Recently completed research reveals that Google’s Penguin update is increasingly less tolerant of spam links, causing some sites ongoing rankings issues.
Research completed by Portent, an SEO and online marketing firm, reveals Google’s tolerance for low-grade links has steadily declined since the introduction of Google’s Penguin update last year.
Overall tolerance for these ‘spam’ links since Penguin’s appearance has dropped by 30 percent, causing websites that exhibit these poor quality inbound links to drop in Google’s search rankings.
The study shows that for the 50,000 links sampled, Google had been continuously reducing its tolerance for bad quality. Currently, Google will probably penalise sites with as few as 50 percent of suspicious links in their overall inbound link profiles. That figure was up around the 80 percent mark when the update first came into force.
In order to complete this research, Portent analysed around 10,000 links pointing at each of the top 50 sites on the 2012 Inc. 5000 list, Search Engine Land reports. The researchers then used data captured via SEOMOZ and Majestic SEO for each inbound link. After that, a custom design ‘crawler’ was utilised to score the link as spam based on a comparison the page the link was coming from, versus the one it was linking to.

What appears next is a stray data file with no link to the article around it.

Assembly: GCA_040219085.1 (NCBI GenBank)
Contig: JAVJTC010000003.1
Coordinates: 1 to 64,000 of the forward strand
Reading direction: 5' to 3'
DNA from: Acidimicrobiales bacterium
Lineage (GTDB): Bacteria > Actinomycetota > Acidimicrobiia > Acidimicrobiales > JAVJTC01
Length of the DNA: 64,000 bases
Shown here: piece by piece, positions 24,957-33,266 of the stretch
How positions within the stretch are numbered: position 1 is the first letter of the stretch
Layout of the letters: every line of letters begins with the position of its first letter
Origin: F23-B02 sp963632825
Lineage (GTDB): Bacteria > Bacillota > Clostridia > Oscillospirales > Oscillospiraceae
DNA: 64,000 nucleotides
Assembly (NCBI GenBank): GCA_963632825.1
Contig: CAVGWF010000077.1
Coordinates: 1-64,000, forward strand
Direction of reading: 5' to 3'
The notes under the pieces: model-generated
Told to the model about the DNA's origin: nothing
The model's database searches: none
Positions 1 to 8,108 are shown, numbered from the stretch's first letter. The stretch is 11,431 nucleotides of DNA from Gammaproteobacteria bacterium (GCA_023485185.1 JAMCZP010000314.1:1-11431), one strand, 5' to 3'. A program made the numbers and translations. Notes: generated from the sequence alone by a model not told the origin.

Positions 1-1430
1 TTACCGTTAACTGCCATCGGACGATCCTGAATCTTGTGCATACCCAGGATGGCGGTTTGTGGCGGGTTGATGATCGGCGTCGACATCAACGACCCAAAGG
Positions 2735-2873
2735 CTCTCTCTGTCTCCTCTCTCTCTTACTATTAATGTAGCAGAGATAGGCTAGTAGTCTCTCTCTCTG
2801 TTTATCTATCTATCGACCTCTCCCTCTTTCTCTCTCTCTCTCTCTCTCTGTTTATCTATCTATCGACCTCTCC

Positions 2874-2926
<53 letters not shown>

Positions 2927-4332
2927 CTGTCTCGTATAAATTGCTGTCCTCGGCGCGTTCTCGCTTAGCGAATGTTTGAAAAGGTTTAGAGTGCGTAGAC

Portent was then able to collect data from more than 250,000 links pointing at Google-penalised sites and the same number of links pointing at unscathed sites.
Study Highlights (of the top 50 websites on the Inc. 5000 list):
- 36/50 sites had ‘clean’ profiles, exhibiting less than 10% of suspect links
- 1/5 sites were found to have 11-39% of suspect links
- Four sites were at severe risk of being penalised with 40% or more of their links coming from suspicious webpages.
Remember, link spam can be viewed as an inbound link coming from an irrelevant website/webpage, or from a page that exhibits unnatural keyword ‘stuffing’. As Google continues to scrutinise these links – having already warned of a “significant” update to its Penguin algorithm, due later this year – it will pay for even the most scrupulous website managers to reexamine their link profiles.